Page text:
As my student Geoff Long likes to say, transmedia is an adjective, not a noun, and as such, it needs something to modify. Much of the conversation here has centered around transmedia entertainment, transmedia storytelling, or perhaps transmedia branding and transmedia learning. But, when the word transmedia modifies activism or mobilization, there is no more important voice in the world today than Lina Srivastava. In her hands, transmedia becomes a verb — something we do to make a difference in the world.
I first met her in Madrid several summers ago when we were both speaking at a gathering of thinkers and makers from around the world who were trying to deepen our understanding of what transmedia was and what it could do. I knew her by reputation far before that, and I’ve continued to follow her closely through podcasts, videos, blog posts, op-ed pieces, and projects, ever since. We reconnected not long ago after I got back from India because I knew she had worked so extensively in that region and I wanted to know more about the transmedia campaign she helped to develop around Priya’s Shakti, which we will discuss in more detail in the third installment of this interview. But, our conversation was far reaching, touching on ethical dimensions of the work we do, exploring the challenges of producing media for social change, dealing with how to build structures of participation around documentary and fictional projects alike. When the exchange was over, I asked if she’d be willing to cover some of this same territory for my blog, and she agreed.
So, what follows over the next three installments is a small sample of her passionate and cogent advocacy on behalf of making media that can make a difference in the world.
The term, transmedia, is one which has become increasingly expansive, meaning somewhat different things to different thinkers. Through your work, you’ve talked about transmedia activism. How do you define that concept? Why do you think transmedia is especially valuable as a model for thinking about activism and mobilization?
It’s the combined core of story, community, and collaboration that I seized on the first time I heard and understood the term transmedia. As I thought about the methodology of creating and distributing stories through this framework, I realized the potential for effective social action that emanated from co-creating stories through multiple perspectives that illuminate social, political, and cultural context.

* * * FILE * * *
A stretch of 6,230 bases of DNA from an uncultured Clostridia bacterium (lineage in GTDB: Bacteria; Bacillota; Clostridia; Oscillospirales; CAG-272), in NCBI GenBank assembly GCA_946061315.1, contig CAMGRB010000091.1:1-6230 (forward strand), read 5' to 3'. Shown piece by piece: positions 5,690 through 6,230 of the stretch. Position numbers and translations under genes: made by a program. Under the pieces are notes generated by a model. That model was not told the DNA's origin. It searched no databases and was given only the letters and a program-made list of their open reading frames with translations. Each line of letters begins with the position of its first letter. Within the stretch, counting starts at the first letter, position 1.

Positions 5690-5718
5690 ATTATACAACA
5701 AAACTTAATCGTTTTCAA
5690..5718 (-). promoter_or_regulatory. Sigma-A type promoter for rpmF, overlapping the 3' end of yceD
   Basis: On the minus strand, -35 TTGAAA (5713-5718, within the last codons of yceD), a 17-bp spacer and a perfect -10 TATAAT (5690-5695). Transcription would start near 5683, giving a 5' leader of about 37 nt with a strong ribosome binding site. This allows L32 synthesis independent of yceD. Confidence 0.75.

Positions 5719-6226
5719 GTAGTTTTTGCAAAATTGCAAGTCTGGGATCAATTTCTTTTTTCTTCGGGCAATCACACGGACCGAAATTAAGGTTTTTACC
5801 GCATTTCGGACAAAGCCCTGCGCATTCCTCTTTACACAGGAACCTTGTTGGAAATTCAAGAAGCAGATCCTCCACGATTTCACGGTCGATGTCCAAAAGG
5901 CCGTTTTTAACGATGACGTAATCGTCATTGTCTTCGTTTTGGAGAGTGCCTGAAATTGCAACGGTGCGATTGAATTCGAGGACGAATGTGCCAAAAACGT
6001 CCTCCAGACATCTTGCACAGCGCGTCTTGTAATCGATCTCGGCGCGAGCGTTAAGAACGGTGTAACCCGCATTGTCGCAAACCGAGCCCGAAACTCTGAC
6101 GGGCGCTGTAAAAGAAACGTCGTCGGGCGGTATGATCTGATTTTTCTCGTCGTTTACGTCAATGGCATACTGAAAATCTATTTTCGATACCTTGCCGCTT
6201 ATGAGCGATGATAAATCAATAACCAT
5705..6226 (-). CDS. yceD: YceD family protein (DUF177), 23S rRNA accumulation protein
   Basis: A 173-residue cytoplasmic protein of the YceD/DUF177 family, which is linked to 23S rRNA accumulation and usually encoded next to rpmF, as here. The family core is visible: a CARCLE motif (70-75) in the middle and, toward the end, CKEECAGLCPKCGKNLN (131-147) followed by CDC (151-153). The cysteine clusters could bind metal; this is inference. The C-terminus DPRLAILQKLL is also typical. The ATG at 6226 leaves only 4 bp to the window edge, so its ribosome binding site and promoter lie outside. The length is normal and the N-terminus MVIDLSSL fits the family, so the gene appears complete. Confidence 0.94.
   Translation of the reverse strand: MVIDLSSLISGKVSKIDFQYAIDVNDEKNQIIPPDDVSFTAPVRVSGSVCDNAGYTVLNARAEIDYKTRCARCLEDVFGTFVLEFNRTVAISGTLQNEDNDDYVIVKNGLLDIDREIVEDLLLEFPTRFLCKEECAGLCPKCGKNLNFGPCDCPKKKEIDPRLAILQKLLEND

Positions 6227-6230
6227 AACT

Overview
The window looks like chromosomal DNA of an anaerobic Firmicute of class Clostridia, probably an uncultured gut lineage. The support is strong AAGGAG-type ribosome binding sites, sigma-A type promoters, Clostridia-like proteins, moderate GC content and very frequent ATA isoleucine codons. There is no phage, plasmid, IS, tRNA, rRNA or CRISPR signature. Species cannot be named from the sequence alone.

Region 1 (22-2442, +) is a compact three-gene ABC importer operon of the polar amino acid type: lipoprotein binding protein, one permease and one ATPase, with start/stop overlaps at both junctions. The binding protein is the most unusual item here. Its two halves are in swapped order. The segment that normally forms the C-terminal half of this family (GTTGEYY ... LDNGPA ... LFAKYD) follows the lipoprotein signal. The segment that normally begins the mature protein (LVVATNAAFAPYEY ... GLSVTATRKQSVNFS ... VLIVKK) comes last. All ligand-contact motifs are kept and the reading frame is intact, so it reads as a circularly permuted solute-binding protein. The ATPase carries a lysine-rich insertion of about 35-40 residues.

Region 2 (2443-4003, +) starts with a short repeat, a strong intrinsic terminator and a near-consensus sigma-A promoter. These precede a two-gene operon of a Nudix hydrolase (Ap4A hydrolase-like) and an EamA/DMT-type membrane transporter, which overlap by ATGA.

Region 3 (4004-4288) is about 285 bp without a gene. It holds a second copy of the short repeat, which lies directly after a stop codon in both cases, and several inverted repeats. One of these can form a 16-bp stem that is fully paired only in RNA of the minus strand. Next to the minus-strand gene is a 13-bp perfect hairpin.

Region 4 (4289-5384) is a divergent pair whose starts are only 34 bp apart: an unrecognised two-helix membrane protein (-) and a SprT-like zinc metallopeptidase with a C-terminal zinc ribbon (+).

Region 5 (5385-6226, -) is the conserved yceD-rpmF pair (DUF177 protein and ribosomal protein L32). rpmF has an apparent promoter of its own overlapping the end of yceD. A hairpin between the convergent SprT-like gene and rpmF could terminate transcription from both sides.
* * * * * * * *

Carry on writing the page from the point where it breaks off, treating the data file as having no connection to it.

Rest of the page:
I’ve been working in social impact for fifteen years. The work I do centers primarily with nonprofits and institutions that focus on human rights and international development, or with individual artists and filmmakers who create socially relevant art. Through this intersection, I’ve found that at the very foundation of social change are stories.
And while it appears to me we’ve hit peak noise on discussions of the role of storytelling in social impact, creative expression and culture are still, in my opinion, very underutilized in the social impact fields. We rely heavily on data and policy frameworks, and when we do bring in story, it is still more often to communicate the impact of a program than it is for using it as a strategic driver of change.
You need narrative to spur social action that resonates with and is relevant to communities that are fighting for positive change. You need to know what’s happening at the blood-and-guts-and-feelings level for people – and you need to know what the possibilities and costs to actual human beings are of our policies and actions.
Otherwise, what are we fighting for?
So storytelling, and transmedia in particular, lets me, as a storyteller and a social change agent, illuminate the human side of things.
Activism and mobilization, two distinct ways of effecting social change, at their core rely on community, participation, and collaboration. There’s more to activism or social impact work than these things, of course, but these are essential – and when they are absent, we often get top-down, simplistic, and paternalistic interventions that are ultimately unsustainable because they don’t emerge from perspectives that are based in local contexts.
Beyond that, transmedia has the advantage of allowing for people to travel among multiple entry points and for immersion, both of which are key in allowing for multiple narratives and for complexity.
And transmedia answers the question “how do you tell the story of a system?” There’s a danger in social change when you tell a story from one perspective or from one node in the system. For example, when one thinks about, say, water issues, you may have to think about infrastructure, climate change, safety and security for those getting the water, privatization vs. public access, or sanitation and health, etc. You may work only on one of these aspects, but you have understand how one issue affects the rest and how one shift in the system can change things throughout the system. And you have to know how to tell that story.
True social change comes when solutions are systemic, and transmedia itself – however we define it — has been a social innovation that allows us to view our ecosystem of issues and create stakeholder engagement around systemic change. And one that allows to get into the heart and soul of how these issues affect people and their lives.